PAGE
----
National Center for Health Research

1001 Connecticut Avenue NW, Suite 1100

Washington, DC 20036

(202) 223-4000

  • Facebook - Black Circle
  • Twitter - Black Circle
  • Instagram - Black Circle

©2018. All rights reserved. Disclaimer Terms of Use Privacy Policy

The content on this site is for informational purposes only and is not intended to provide medical advice, which should be obtained from a medical professional.

Letter 15: Your Story on TV

 

Dear Annie,

 

A lot has happened since I last wrote. A German journalist flew here with his

cameraman to interview your Dad and me for his documentary in which he

described all of the harm that drospirenone drugs have caused.  The film described

the many deaths -- including yours—as well as the life-altering blood clots suffered

by other young women.

 

The film was aired Nov. 9 on the German public broadcasting network so several

million people viewed it. That was the day that the first Yaz trial against Bayer was

supposed to begin, but the trial was postponed for about a month.  Bayer tried to settle, but the plaintiff was not interested.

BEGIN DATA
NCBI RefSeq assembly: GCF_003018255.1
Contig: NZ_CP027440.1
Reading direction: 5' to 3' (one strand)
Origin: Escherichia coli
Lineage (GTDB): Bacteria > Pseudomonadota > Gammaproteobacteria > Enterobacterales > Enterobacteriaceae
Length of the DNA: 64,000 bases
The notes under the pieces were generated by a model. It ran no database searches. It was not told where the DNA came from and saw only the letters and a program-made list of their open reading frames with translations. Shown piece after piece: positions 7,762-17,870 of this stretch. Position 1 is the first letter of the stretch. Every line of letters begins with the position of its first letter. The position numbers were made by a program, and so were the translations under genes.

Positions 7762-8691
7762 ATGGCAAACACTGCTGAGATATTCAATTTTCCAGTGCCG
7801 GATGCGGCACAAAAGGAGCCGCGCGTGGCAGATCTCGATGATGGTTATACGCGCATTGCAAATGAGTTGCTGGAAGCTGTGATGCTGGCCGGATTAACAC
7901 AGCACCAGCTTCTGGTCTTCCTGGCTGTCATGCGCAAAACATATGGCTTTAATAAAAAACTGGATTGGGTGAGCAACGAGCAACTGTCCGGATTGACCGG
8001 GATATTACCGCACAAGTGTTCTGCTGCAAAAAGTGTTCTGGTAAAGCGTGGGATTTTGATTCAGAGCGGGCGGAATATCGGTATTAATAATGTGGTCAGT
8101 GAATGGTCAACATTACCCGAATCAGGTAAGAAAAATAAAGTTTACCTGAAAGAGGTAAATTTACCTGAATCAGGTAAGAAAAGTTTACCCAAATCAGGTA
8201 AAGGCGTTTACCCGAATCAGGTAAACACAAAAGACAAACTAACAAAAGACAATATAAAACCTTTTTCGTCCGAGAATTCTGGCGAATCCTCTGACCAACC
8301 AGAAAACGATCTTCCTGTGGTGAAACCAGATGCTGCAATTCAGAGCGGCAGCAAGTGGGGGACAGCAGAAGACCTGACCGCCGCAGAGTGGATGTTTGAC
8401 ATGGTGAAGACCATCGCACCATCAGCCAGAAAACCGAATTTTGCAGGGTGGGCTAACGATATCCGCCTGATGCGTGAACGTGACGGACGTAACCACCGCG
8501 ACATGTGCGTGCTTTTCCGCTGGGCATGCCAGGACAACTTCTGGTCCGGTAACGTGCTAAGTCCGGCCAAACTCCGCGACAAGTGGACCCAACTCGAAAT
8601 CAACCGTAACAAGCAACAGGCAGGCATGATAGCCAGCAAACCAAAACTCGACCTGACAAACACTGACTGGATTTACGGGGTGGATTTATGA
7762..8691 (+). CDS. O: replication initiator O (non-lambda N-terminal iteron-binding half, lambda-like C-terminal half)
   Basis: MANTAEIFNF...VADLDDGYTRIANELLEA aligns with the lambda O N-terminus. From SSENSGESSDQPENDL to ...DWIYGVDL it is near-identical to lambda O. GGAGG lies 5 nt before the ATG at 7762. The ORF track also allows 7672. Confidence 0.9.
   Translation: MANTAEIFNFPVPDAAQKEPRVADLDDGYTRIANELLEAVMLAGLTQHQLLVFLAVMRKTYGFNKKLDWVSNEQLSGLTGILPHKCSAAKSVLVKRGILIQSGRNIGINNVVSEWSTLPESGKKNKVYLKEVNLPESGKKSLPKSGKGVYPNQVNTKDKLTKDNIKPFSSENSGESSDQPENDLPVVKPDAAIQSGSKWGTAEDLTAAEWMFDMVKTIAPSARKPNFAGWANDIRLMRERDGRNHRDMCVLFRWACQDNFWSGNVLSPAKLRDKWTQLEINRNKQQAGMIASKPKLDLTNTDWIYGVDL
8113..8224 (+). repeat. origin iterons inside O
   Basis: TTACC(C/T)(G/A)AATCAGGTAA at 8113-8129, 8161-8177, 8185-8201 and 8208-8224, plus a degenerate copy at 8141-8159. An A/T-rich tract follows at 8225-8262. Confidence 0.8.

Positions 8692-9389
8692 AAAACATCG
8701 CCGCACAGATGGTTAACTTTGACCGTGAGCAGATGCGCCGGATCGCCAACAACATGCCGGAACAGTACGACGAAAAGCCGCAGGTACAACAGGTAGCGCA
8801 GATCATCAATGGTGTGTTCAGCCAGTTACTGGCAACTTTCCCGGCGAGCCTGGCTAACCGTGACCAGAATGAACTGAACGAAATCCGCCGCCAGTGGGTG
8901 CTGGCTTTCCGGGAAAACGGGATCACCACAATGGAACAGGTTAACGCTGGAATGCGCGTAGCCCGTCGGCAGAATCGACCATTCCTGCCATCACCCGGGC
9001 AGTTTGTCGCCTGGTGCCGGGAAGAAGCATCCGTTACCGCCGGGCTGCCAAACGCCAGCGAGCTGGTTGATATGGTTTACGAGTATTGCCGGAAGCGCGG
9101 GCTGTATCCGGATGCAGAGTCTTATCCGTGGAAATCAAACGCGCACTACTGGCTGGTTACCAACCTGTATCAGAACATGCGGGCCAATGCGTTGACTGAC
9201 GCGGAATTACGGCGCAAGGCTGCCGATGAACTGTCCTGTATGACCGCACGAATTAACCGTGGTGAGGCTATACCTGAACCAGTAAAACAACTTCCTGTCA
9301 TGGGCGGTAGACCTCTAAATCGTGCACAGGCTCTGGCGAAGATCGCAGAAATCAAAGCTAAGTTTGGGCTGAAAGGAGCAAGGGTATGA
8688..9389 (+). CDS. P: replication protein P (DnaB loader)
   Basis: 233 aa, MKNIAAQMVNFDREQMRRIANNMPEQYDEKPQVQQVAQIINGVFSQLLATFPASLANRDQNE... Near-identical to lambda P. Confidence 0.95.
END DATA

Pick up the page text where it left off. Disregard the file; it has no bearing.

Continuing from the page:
We’ve seen the film, but since it was in German we couldn’t understand it.  However, Marcus, our German exchange student from your high school years, watched it and told us that it was quite factual, although it clearly shows that Bayer has caused a lot of pain and suffering.  I want to get a copy in English, since this journalist seems to have well researched his information. He shared some of his findings with us.  One was that in the clinical trial, one young healthy woman died.  Like you.  Bayer did not give this information to the FDA until after Yaz was approved!  

 

This was illegal, but goes unpunished, unpublished, and not challenged.  He also told us that since France has banned prescribing drospirenone drugs under their National Health Plan, the number of strokes among young French women has greatly decreased.  Vive la France!  Young women should not be routinely having strokes!

 

The producer hopes that he will be able to have it translated and shown in the U.S.  Your Dad and I think it significant that such a documentary was made in Germany against a German company. 

 

The day after we were interviewed for the film, I flew to Maryland to help out your sister Mel, who is driving several hours to Delaware each week for a novel ozone infusion treatment for her Lyme disease.  She has more energy now than she has had for years.  You need to know that “Melonhead” misses you every day – she continues to post on your Facebook page; no one in our family likes their Annieless days.  Your niece Elise is now a two digit midget- ten years old!  She still remembers you; over the years she has consoled me by talking to me about her memories of you.

 

Love,

 

Mom